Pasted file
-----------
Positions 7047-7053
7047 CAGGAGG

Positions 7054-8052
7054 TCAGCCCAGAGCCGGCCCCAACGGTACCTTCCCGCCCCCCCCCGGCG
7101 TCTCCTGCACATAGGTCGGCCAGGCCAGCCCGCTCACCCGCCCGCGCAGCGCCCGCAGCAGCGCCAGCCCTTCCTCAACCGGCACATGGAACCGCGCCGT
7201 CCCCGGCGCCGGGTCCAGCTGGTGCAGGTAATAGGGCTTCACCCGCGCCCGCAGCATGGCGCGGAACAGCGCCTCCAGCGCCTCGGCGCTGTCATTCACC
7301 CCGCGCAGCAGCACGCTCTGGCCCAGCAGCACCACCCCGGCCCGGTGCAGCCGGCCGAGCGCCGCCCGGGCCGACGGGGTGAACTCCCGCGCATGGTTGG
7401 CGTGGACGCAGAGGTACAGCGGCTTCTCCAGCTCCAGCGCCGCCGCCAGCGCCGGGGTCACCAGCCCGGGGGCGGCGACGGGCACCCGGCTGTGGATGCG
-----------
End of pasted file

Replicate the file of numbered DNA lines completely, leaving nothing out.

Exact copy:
Positions 7047-7053
7047 CAGGAGG

Positions 7054-8052
7054 TCAGCCCAGAGCCGGCCCCAACGGTACCTTCCCGCCCCCCCCCGGCG
7101 TCTCCTGCACATAGGTCGGCCAGGCCAGCCCGCTCACCCGCCCGCGCAGCGCCCGCAGCAGCGCCAGCCCTTCCTCAACCGGCACATGGAACCGCGCCGT
7201 CCCCGGCGCCGGGTCCAGCTGGTGCAGGTAATAGGGCTTCACCCGCGCCCGCAGCATGGCGCGGAACAGCGCCTCCAGCGCCTCGGCGCTGTCATTCACC
7301 CCGCGCAGCAGCACGCTCTGGCCCAGCAGCACCACCCCGGCCCGGTGCAGCCGGCCGAGCGCCGCCCGGGCCGACGGGGTGAACTCCCGCGCATGGTTGG
7401 CGTGGACGCAGAGGTACAGCGGCTTCTCCAGCTCCAGCGCCGCCGCCAGCGCCGGGGTCACCAGCCCGGGGGCGGCGACGGGCACCCGGCTGTGGATGCG